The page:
The recognition that inflammation has important roles in the pathogenesis of pulmonary arterial hypertension (PAH) arises from evidence that autoimmune and infectious diseases are associated with the development of PAH; inflammation can generate experimental pulmonary hypertension (PH); and perivascular inflammation is present in the pathology of human PAH and animal models of PH. However, whether inflammation is causal, an amplifier of alternative triggering mechanisms, or an epiphenomenon remains unclear. Prior studies on the role of T cells in disease pathogenesis have generated data of unclear relevance to PAH: Th2 and Th17 cells are detrimental in Aspergillus-exposed and chronically hypoxic mice, respectively, while regulatory T cells (Tregs) are protective in rats treated with SU5416 or monocrotaline. The translational application of these data is hampered by limited inflammation in the chronic hypoxia model and unclear mechanisms linking inflammation to vascular remodeling. We propose to interrogate a model system with a relevant antigen that activates specific Type 2 immunity; a perivascular compartment in which there is antigen uptake and presentation, cell proliferation and recruitment; and molecular mechanisms involving TGF-?1 resulting in pulmonary artery remodeling. We employ a mouse model triggered by the parasite Schistosoma mansoni, which reproduces key phenotypes of likely the most common cause of PAH worldwide. Our proposal seeks to identify the precise role of antigen- specific CD4 T cells as the source of IL-4 and IL-13; how this population arises, expands, and is activated; and its impact on monocyte recruitment and TGF-? activation. We hypothesize that exposure to Schistosoma egg antigens results in clonogenic Th2 CD4 T cell activation and proliferation, leading to production of IL-4 and IL-13; this prototypic Th2 response recruits Ly6C+ monocytes causing TGF-?-driven PH. Our overall goals are to determine the molecular mechanisms underlying the pathogenesis of Schistosoma-PH; identify approaches to develop immunotherapies, such as vaccination, against this parasitic disease; and to more broadly identify novel therapeutic targets in the inflammatory cascade, which may also be applicable to other inflammation-driven PAH etiologies.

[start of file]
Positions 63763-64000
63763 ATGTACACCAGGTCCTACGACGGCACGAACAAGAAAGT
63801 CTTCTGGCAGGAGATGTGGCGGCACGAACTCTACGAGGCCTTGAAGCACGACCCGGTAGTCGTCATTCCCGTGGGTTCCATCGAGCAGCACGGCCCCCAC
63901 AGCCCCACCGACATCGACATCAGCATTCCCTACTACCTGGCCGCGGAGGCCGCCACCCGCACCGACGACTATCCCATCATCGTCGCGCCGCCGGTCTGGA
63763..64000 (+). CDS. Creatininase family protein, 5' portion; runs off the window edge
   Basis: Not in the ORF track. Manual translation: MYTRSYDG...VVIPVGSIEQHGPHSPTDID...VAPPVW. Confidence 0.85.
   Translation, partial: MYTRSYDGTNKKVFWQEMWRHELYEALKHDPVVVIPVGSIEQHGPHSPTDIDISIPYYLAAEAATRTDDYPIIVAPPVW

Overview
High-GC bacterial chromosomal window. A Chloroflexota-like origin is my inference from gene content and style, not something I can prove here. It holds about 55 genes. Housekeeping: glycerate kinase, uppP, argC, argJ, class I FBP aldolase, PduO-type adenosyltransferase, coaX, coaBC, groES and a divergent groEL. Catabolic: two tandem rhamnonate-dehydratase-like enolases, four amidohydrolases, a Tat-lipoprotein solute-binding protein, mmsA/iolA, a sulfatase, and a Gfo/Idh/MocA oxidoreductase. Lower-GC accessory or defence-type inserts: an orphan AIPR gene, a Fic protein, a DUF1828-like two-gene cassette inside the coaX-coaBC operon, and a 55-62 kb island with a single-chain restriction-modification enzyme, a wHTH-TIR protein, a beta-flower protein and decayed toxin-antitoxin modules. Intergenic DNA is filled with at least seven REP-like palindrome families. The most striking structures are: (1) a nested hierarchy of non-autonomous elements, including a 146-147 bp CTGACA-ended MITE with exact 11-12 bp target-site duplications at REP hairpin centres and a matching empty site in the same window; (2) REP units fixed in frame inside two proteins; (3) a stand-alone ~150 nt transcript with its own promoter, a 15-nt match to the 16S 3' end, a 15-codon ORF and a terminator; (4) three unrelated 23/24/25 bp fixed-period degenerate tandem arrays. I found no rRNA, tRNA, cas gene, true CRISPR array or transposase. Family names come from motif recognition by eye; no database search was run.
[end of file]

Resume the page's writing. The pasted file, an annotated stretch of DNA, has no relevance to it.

Specific Aim 1 is to determine that T cell IL-4 and IL-13-driven inflammation caused by Schistosoma leads to TGF-? activation and PH. In this Aim we will investigate the necessity and sufficiency of Th2-activated CD4 T cells in Schistosoma-PH using a systematic series of experiments with deficient mice and immune reconstitution, to precisely determine whether CD4-derived IL-4/IL- 13 is critical for Ly6C+ monocyte recruitment and the overproduction of active TGF-?1 which results in PH.
Specific Aim 2 is to determine the Schistosoma antigen(s) taken up by antigen presenting cells that activate pathogenic, clonogenic IL-4/IL-13 producing CD4 T cells in Schistosoma-PH. In this Aim we will identify specific pathogenic Schistosoma antigens; the cells taking up, processing and presenting Schistosoma antigens to activate CD4 T cells; and the CD4 T cell receptor (TCR) repertoire indicative of clonal selection.
The body's immune system likely contributes to the development of pulmonary hypertension, a fatal lung blood vessel disease, by causing too much of certain kinds of inflammation. Our research studies Schistosoma mansoni, a parasite that causes the disease schistosomiasis, which infects over 250 million people worldwide and is a major cause of pulmonary hypertension. By studying how the body responds to the parasite, we hope to find new treatments to help people with the disease.
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